Advertising aimed at children | No privilege in the meta-verse

Gap Canada announced on Friday that they are now advertising in Roblox, a popular role-playing platform for elementary school children. However The Consumer Protection Act prohibits advertising aimed at children under 13 years of age.

Posted at 06.00

Isabelle Dube

Isabelle Dube
The press

Gap Canada has proudly integrated the Friday meta-verse into the Roblox online multiplayer gaming platform. The American brand has its own virtual store where young players behind their avatar can enjoy a juice bar, try out outfits, take pictures and make fashion shows, the statement said.

The virtual store Gap Teen was also very busy Friday night during the visit of The press.


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Our journalist’s avatar surrounded by other players present in the Gap Teen store on Friday

A majority of children on Roblox

Although Gap Canada announces that they want to provide “the opportunity for teens to discover the world of Gaps”, the Roblox platform attracts a majority of children under the age of 13 with its games of adopting small animals, decorating houses and roles in this modern virtual city . Roblox Corporation also stated in 2021 that 54% of its users were under 13 years of age.


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The press could sign up for Roblox with 2016 as his year of birth, although the platform is reportedly designed for ages 10 and up.

Roblox is also advertised as being for ages 10 and up. However, it was possible to sign up by stating 2016 as the year of birth.

The law is clear

That The Consumer Protection Act prohibits advertising aimed at children under the age of 13, not only on television, but also on the Internet and thus in the metaverse.

“The law states that any advertising for commercial purposes directed at persons under 13 is prohibited,” said Alexandre Plourde, an attorney at Option Consommateurs. To determine if the ad is aimed at children under the age of 13, an assessment of the context is made, such as when or where it appears. »

“So an advertisement that is made on a platform where there are mainly children under 13 years, which allows young people under 13 years to register directly, the lawyer continues, one would think that it is aimed at children under 13 years. »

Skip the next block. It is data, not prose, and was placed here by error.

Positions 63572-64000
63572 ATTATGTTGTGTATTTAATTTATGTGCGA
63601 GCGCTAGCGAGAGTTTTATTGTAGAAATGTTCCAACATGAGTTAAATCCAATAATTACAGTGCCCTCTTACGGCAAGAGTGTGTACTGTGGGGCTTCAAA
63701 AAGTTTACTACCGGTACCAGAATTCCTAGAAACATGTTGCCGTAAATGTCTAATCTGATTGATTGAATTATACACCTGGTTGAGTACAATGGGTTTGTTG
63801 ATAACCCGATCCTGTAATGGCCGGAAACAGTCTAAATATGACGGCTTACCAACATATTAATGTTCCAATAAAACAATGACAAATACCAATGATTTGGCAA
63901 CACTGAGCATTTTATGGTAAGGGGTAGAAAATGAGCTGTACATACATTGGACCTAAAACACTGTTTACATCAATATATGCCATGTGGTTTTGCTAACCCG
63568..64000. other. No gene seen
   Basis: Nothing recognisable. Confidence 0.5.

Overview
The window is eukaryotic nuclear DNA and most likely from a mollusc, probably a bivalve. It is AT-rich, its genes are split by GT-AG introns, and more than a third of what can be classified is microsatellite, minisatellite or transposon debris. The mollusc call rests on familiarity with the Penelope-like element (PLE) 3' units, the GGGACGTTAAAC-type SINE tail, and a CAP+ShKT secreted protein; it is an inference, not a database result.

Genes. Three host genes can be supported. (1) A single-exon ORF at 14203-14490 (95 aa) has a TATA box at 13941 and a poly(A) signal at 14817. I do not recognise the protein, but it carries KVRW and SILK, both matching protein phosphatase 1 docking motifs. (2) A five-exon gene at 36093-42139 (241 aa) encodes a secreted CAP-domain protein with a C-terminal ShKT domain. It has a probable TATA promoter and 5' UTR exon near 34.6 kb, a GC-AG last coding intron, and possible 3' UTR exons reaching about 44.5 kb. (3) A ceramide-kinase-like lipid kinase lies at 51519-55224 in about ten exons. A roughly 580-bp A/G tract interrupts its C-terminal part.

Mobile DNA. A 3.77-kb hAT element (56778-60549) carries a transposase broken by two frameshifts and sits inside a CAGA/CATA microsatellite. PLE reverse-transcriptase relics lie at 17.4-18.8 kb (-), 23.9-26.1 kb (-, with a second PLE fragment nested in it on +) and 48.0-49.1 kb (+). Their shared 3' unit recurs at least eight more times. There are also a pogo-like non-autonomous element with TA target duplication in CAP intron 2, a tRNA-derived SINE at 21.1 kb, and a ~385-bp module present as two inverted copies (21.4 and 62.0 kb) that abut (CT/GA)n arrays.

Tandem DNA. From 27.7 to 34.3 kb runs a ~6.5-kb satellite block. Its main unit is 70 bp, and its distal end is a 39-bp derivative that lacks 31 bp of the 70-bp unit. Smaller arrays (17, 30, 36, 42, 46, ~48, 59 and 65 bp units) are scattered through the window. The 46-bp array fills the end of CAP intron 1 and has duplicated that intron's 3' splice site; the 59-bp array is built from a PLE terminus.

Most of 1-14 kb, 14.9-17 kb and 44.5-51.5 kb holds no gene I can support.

The law clarifies that even if an advertisement is aimed at teenagers and adults or is broadcast during a viewing period intended for this older audience, it cannot be assumed that it is not intended for children.

The law was enacted in the early 1970s and states that a child cannot distinguish between information and promotion.

Since General Mills admitted to breaking the law in 2009 with their online games inspired by Lucky Charms grain, ads disguised as games have also been investigated.

At the time, the food giant had to pay a paltry $ 2,000 in fines.

The fine was higher for Coca-Cola, in 2015, which had created a water element in the colors of the soft drink Fanta, at La Ronde. Admittedly guilty, the multinational had to pay a fine of $ 27,664 to the Quebec government.

Advertising in the form of gifts is also not tolerated. Saputo’s distribution of Igor cakes to day care centers had fined him $ 44,000. Saputo decided to plead guilty in 2009.


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Young players behind their avatar can enjoy a juice bar, try out outfits, take pictures and make fashion shows in Gaps virtual store.

The law applies to any merchant doing business in Quebec, even if its head office is abroad, the Option Consumers Lawyer recalls. “To the extent that this company, Gap, conducts business in Canada, advertises for people located in Canada, promotes goods or services in Canada, it must comply with the laws in force in each of the provinces.”

If a complaint is filed with the Consumer Protection Office and it leads to an investigation, Gap could be prosecuted and fined.

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